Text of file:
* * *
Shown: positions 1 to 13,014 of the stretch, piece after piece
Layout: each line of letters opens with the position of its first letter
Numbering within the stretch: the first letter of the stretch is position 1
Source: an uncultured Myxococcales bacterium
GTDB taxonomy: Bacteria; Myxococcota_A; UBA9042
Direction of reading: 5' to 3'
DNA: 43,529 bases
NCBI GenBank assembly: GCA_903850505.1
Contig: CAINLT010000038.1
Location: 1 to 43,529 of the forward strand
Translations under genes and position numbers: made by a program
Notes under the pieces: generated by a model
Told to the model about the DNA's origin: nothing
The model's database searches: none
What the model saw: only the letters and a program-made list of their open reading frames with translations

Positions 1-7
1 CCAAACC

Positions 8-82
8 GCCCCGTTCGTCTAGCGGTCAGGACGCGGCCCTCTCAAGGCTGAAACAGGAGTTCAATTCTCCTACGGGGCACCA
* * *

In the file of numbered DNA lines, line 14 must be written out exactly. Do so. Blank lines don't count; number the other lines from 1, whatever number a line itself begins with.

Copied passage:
The model's database searches: none